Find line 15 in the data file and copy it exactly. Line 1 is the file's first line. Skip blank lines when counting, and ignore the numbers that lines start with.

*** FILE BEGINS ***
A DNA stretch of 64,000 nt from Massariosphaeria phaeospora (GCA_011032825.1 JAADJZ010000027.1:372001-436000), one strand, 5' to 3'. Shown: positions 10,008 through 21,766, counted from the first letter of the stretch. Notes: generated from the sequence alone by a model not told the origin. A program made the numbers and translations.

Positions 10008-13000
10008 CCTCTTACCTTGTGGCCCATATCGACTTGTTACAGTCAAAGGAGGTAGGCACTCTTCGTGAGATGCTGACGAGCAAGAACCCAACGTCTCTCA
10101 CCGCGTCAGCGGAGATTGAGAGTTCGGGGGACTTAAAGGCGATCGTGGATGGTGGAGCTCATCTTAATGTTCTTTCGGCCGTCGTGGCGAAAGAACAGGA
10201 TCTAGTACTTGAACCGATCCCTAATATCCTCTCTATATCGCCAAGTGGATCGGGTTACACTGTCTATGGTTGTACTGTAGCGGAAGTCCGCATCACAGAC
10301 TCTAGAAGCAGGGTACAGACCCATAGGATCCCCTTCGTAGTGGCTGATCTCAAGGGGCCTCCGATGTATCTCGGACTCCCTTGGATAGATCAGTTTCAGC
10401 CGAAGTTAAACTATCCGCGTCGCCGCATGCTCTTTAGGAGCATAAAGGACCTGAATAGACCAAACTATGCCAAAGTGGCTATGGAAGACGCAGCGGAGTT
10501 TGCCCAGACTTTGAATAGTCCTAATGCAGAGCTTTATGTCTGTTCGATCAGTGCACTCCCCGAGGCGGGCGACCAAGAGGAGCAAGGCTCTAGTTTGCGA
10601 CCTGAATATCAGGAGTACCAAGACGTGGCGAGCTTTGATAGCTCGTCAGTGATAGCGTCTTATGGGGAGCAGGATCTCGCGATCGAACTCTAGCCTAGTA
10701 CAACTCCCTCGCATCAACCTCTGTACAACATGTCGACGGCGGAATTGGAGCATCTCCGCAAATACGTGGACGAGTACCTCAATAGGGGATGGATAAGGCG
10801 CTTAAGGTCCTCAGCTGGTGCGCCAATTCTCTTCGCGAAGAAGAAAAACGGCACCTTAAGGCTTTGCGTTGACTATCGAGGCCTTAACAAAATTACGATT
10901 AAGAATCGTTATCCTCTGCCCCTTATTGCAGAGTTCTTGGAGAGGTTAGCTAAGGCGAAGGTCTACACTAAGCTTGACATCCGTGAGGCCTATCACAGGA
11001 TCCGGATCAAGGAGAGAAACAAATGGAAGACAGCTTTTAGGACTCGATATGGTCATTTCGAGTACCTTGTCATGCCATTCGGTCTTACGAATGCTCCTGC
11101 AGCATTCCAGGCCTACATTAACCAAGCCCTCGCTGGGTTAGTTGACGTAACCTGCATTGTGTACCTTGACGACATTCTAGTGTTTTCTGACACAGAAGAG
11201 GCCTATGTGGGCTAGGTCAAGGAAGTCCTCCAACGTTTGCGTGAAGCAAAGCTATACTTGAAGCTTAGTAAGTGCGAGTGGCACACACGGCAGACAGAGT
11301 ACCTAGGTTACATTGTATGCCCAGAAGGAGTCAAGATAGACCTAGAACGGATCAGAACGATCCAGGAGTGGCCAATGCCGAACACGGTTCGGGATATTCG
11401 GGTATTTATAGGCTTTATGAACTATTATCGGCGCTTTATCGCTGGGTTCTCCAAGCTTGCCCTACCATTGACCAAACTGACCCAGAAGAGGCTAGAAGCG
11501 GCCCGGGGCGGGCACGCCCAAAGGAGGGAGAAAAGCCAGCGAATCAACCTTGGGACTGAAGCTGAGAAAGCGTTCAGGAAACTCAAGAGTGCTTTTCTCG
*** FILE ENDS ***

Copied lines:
11201 GCCTATGTGGGCTAGGTCAAGGAAGTCCTCCAACGTTTGCGTGAAGCAAAGCTATACTTGAAGCTTAGTAAGTGCGAGTGGCACACACGGCAGACAGAGT